The most precise measurement of the lifetime of the Ωc0 particle has been made by physicists working on the LHCb experiment at CERN. The charmed baryon decays within femtoseconds after being produced in proton-proton collisions at the Large Hadron Collider (LHC). Surprisingly, the newly measured lifetime is about four times longer than the average of previous measurements. The researchers say that resolving the discrepancy could lead to better theoretical understanding of quark structure and interaction.
The Ωc0 consists of two strange quarks and one charm quark, and the LHCb team measured its lifetime to be 268 fs with an uncertainty of about 13%. In contrast, the average of prior measurements, taken during the late 1990’s to early 2000’s, is 69 fs with 17% uncertainty.
“Somewhat of a surprise”
The different result was “somewhat of a surprise,” says Steven Blusk of Syracuse University in the US, who led the work. It is unclear where the discrepancy comes from, or which experiments are correct. One possibility is that one of the experiments could have had an unidentified bias, points out Alexey Petrov of Wayne State University in the US, who was not involved in the work. Blusk adds, “I’d rather not speculate. It’s very hard to go back to a paper from 20 years ago and try to figure out if they did anything wrong”.
Instead, says Petrov, this is an opportunity for theorists to refine their calculations. Current theoretical calculations, based on quantum chromodynamics models, agree with the old average lifetime, not the new measurement. However, these calculations rely on a series of potentially flawed approximations, says Petrov. Blusk adds, “This should really get people thinking about how to make the theory more precise”.
The collaboration measured the Ωc0 lifetime by studying proton-proton collisions at the LHC in 2011 and 2012. Although the particle can be produced directly in collisions, they specifically looked only for Ωc0 particles that were created by the decay of another particle called the Ωb–, which is also produced in proton-proton collisions. An important feature of the Ωb– is that it travels about 1 cm from the collision point before it decays into Ωc0, along with other particles. This means that the subsequent decay signal from the Ωc0 has relatively low noise, making it easier to analyze. The Ωc0 decay signal sought by the LHCb is the production of a proton, two negatively charged kaons, and a positively charged pion.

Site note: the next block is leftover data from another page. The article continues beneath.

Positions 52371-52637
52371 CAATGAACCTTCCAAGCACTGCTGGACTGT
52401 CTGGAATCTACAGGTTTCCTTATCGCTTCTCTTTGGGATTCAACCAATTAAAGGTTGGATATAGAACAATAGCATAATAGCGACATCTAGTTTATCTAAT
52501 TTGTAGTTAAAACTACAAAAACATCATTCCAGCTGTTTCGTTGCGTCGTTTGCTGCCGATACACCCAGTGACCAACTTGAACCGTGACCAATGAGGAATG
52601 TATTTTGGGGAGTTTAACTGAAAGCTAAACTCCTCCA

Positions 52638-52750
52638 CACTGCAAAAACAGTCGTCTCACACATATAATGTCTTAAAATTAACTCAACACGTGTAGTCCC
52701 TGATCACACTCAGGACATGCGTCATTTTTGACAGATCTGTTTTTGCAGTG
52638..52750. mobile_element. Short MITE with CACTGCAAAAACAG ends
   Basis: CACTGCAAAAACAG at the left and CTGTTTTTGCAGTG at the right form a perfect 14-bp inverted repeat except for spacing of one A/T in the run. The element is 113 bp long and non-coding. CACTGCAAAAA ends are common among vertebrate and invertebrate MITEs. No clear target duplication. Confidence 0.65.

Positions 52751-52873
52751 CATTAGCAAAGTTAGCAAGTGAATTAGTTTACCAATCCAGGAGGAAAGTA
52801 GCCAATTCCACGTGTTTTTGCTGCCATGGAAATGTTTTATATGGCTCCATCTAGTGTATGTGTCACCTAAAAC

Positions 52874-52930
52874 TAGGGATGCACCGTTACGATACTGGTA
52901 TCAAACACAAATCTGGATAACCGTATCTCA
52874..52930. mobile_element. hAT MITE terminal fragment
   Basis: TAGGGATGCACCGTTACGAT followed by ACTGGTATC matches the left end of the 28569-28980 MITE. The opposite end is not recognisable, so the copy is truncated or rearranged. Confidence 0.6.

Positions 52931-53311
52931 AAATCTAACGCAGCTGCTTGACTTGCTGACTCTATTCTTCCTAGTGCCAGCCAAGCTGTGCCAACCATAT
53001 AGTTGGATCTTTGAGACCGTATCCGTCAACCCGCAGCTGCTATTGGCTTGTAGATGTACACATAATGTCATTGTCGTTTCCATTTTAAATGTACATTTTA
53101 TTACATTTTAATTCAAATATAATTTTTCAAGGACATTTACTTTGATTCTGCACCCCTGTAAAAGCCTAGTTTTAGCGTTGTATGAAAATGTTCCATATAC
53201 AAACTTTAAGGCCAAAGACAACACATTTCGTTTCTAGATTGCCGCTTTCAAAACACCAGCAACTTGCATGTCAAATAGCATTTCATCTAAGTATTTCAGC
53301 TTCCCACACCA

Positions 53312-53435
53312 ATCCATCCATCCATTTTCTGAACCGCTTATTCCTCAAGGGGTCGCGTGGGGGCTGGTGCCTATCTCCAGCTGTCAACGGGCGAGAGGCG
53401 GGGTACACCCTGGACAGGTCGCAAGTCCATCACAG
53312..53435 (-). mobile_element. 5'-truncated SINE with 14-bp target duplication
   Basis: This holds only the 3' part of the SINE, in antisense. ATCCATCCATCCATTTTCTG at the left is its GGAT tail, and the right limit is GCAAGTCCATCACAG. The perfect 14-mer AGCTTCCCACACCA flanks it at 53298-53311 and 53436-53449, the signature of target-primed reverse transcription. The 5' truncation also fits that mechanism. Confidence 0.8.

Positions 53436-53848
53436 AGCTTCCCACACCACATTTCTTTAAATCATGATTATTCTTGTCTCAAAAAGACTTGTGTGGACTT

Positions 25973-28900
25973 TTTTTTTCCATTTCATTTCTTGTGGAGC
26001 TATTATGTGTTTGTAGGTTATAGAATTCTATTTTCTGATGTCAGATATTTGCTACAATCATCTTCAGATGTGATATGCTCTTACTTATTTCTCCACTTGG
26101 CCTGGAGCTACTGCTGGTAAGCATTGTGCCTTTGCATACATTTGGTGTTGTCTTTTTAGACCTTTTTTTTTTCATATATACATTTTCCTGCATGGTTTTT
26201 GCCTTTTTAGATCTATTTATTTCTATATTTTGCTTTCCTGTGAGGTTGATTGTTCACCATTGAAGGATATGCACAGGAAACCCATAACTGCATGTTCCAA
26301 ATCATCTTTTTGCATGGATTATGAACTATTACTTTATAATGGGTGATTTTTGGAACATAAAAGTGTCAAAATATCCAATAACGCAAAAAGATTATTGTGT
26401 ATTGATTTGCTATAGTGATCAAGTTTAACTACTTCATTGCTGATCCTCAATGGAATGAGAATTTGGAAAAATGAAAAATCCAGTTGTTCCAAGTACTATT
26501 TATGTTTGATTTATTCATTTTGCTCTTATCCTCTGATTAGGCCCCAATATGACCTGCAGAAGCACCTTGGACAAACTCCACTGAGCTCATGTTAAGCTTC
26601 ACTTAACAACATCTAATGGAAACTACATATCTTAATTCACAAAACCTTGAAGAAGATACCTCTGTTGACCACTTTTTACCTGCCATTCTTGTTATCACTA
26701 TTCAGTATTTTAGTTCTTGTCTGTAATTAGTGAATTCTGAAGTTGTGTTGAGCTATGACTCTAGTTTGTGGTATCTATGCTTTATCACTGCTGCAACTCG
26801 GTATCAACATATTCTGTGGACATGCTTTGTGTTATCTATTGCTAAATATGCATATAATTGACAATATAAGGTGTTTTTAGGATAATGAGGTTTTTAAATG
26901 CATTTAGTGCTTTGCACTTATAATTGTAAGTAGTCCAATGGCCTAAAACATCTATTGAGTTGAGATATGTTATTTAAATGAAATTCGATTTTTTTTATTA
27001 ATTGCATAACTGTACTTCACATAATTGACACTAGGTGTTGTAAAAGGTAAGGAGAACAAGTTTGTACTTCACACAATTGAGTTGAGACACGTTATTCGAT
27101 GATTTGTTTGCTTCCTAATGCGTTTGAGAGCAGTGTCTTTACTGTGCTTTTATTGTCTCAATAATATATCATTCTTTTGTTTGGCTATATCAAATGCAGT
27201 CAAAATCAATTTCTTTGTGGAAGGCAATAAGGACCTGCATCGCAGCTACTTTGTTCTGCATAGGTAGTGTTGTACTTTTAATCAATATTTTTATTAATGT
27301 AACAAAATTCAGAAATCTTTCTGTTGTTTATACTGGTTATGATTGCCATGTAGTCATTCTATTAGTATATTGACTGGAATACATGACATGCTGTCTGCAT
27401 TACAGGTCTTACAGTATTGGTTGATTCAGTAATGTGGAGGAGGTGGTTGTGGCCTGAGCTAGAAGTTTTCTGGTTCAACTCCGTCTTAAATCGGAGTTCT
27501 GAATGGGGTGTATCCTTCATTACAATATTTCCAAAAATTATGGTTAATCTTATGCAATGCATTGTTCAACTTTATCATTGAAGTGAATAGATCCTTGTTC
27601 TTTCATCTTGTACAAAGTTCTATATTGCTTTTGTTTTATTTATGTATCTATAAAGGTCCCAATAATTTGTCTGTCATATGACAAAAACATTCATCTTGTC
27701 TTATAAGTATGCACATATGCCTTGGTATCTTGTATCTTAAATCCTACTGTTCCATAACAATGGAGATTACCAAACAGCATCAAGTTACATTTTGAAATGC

The discrepancy in measure lifetimes highlights the limitations of current theoretical calculations, says Alexander Lenz of the University of Durham in the UK. Right now, theorists calculate lifetimes of such baryons using a technique called the heavy quark expansion, which represents the lifetime as an infinite sum. Higher order terms in the expansion describe interactions between quarks in the baryon, such as how the spin of one quark affects another quark. To actually calculate the particle’s lifetime, theorists assume higher order terms are negligible, but these assumptions are just “guesses,” explains Lenz.
In particular, Blusk says that theorists need to figure out the magnitude of a phenomenon called Pauli interference, which affects the lifetime. This is relevant in one of the first steps of the Ωc0 decay process when the charm quark becomes a strange quark along with other particles.
First doubly charmed baryon spotted by LHCb
The next step, says Lenz, is to convince QCD theorists to actually refine these calculations. While his colleagues do find the problem interesting, they prioritize trendier topics that hint toward physics beyond the Standard Model, says Lenz. The lifetime of this baryon, on the other hand, falls squarely inside the Standard Model. And it will probably take a few years of work to more precisely calculate these higher order terms. But “it’s doable,” he says.
On the experimental side, Blusk says that the LHCb collaboration plans to re-measure the lifetime, based on Ωc0 particles directly produced in proton collisions. Although the signals from these particles will have about 40 times more noise, the measurement has different systematic biases and this could lead to a better understanding of what the actual lifetime is.
The research is described in a preprint on arXiv that has been accepted for publication in Physical Review Letters.